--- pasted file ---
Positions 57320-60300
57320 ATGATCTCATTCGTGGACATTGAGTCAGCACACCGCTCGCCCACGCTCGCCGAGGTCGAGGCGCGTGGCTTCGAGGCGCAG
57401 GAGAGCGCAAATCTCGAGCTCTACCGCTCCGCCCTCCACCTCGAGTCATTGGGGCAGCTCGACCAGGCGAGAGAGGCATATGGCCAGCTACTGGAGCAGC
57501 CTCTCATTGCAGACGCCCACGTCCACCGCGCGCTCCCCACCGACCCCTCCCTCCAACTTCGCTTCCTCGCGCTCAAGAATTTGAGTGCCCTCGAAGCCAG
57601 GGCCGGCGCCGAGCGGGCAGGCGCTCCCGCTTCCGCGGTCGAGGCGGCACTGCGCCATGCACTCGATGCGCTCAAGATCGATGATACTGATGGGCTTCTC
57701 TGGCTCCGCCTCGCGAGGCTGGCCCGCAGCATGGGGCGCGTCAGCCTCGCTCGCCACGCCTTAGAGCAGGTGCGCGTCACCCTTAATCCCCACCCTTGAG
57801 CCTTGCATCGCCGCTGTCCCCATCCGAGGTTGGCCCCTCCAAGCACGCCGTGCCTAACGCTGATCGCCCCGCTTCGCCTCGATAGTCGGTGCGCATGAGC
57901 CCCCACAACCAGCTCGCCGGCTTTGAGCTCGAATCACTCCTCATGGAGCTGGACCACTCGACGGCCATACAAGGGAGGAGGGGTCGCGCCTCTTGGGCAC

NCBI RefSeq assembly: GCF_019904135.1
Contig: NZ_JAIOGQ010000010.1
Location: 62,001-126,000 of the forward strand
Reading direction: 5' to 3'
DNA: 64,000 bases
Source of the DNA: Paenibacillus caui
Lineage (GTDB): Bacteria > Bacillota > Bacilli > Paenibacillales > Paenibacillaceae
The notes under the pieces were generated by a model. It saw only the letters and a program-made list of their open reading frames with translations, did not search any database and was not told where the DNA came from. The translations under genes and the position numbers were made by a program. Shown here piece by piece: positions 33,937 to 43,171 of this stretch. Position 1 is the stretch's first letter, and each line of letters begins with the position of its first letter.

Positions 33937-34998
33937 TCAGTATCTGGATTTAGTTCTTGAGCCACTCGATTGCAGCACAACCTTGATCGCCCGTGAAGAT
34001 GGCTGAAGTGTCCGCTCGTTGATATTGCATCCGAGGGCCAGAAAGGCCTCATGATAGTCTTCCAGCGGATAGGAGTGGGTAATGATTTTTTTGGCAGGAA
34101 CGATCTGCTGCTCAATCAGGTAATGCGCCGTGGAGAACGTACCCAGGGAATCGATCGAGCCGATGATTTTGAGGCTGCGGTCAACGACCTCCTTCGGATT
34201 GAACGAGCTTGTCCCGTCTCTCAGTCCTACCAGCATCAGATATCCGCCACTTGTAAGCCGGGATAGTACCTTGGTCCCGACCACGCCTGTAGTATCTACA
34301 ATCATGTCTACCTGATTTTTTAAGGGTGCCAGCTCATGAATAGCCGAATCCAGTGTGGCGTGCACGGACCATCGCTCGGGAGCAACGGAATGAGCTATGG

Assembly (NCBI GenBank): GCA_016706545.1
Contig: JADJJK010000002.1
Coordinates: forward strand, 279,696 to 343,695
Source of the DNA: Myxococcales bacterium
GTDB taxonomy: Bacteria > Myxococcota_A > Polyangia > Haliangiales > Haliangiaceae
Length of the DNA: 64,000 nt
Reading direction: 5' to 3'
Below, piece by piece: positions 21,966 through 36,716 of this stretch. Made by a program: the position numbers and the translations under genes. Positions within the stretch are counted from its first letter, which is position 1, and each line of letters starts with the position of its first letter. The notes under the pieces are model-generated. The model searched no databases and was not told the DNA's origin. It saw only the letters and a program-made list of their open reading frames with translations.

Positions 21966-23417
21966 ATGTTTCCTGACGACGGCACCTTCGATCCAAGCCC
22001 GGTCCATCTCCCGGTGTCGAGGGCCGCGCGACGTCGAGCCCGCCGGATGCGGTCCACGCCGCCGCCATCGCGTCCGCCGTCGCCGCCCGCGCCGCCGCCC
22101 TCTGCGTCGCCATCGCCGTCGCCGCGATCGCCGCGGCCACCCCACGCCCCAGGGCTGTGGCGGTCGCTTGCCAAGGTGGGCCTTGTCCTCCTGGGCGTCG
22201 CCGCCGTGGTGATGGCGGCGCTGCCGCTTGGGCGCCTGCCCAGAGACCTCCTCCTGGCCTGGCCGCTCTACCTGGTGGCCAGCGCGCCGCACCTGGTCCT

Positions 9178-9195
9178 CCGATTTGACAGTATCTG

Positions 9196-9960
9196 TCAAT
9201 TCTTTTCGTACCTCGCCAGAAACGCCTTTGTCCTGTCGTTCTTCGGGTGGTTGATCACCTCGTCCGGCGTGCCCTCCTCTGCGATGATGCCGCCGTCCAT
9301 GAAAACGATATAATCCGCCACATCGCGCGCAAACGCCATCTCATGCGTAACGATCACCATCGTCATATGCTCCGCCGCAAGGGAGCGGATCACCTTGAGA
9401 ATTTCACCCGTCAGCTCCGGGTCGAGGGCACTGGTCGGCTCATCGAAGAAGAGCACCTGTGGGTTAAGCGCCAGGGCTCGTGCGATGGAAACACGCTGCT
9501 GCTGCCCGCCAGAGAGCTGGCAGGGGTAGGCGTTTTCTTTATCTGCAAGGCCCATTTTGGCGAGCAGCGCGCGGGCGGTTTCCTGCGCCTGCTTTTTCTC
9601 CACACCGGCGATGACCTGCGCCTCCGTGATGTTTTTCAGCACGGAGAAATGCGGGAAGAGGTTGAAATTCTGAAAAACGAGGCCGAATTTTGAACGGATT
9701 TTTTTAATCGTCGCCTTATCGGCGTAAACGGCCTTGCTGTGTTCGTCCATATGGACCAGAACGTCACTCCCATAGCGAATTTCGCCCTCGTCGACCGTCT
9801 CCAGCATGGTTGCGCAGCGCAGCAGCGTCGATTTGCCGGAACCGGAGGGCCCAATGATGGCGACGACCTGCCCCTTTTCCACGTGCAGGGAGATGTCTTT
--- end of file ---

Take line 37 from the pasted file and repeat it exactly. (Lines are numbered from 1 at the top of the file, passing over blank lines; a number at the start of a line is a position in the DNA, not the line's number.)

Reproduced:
9178 CCGATTTGACAGTATCTG